FIG. 13 shows an example when no GUI is used. The arrangement of a digital camera 1301 is substantially the same as that of the digital camera 101, and the point is an addition indicator 1306. An LED is embedded in the addition indicator 1306. When this LED is lighted or blinking, whether to record the recorded video data as an added MP4 file to which that data is added to the already recorded MP4 file, or to separate the added MP4 file from the original MP4 file and to create a new file and to record the recorded video data as the new file can be selected.

The file separation processing (step S417) will be described in more detail below.

If it is determined in step S416 that the added data is separated from the original MP4 file, the file separation processing is executed (step S417). In this step, processing for separating an added file, i.e., a file to which data is added and combined (to be referred to as a combined MP4 file hereinafter), from an original MP4 file and creating a new MP4 file is executed. With this processing, the user can recognize these files as different MP4 files recorded on the memory card 220 or the like of the digital camera 101.

In the file separation processing (step S417), added data of the combined MP4 file must be determined, and the combined MP4 file must be divided into the originally recorded data and the added data. As information used to divide the combined MP4 file into originally recorded data and the added data, the last frame location 452 stored in the last frame location storage step (step S408) can be used.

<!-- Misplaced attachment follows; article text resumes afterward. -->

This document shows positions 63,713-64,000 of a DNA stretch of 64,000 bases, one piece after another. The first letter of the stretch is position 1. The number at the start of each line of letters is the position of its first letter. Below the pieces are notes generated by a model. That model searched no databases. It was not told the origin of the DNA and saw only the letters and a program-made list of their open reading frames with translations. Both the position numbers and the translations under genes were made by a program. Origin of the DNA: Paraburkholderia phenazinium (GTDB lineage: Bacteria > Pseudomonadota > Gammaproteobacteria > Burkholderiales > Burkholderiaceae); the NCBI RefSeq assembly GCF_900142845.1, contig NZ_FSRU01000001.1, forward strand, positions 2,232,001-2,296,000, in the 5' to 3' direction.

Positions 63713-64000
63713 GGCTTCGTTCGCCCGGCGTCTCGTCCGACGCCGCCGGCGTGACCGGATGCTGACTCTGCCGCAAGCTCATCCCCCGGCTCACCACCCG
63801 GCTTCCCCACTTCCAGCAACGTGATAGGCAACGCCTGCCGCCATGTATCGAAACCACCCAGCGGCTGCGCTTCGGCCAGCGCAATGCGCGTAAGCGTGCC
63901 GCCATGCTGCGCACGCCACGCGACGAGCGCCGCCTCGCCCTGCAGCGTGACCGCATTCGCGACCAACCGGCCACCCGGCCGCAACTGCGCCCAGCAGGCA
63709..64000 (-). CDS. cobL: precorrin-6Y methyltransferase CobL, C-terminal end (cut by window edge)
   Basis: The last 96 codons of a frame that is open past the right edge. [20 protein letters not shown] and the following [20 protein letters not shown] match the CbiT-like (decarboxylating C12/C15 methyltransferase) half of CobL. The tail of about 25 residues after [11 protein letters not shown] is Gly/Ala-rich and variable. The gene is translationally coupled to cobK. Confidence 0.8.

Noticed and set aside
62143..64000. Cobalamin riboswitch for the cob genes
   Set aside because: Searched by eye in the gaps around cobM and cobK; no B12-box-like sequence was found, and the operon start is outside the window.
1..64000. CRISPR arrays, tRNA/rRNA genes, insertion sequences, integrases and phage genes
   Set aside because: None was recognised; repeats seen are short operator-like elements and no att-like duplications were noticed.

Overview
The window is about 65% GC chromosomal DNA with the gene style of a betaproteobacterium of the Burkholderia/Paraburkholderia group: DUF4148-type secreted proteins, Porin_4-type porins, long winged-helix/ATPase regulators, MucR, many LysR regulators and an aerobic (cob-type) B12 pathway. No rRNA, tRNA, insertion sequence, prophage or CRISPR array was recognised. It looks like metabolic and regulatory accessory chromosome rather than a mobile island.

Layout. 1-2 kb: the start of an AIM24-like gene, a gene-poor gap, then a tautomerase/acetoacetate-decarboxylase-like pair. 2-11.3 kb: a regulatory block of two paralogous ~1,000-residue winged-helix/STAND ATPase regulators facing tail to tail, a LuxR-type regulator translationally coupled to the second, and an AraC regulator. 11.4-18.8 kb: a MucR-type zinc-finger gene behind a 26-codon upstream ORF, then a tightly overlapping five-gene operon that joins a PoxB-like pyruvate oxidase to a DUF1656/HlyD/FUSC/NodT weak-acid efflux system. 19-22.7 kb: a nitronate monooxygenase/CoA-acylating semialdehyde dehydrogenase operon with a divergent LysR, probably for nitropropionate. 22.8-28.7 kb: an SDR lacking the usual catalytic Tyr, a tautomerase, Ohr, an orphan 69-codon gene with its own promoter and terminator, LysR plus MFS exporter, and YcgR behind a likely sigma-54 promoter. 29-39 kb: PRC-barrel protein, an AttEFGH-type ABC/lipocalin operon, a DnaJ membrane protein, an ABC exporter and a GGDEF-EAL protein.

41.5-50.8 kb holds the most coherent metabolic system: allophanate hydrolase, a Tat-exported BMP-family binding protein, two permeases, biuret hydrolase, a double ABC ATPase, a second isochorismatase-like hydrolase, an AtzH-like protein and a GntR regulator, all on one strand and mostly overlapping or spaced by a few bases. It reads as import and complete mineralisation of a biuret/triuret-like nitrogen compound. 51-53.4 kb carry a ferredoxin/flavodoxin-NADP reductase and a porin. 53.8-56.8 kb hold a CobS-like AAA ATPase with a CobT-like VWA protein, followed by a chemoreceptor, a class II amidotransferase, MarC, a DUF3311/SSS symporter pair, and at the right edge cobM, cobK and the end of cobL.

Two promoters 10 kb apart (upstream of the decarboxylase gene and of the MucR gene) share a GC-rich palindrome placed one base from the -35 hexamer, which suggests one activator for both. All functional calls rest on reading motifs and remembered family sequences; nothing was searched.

As described above, the last frame location 452 may be stored in the memory 216 on the digital camera 101 or in a temporary file or the recorded MP4 file on the memory card 220.

A case of the memory 216 or temporary file will be explained first. The memory 216 and temporary file can be similarly handled although they have different storage modes upon implementation.

When the combined MP4 file is to be divided, processing opposite to that explained in the file addition processing (step S410) is executed. That is, the media data 303 is separated, and information included in the header information 302 is also separated.

FIG. 7 is a flowchart showing the separation processing of an MP4 file.

In step S701, the digital camera 101 loads the last frame location 452. The contents of information included in this last frame location 452 will be described in turn later.

In step S702, the digital camera 101 loads a combined MP4 file 751, and generates a new MP4 file 752 based on information of the file 751. Note that the new MP4 file is not a complete MP4 file but a file including only a common part which forms the MP4 file. Such common part includes, e.g., time scale data common to all multimedia data stored in the MP4 file, MovieHeaderBox as meta data including information such as a date of creation and the like, and so forth.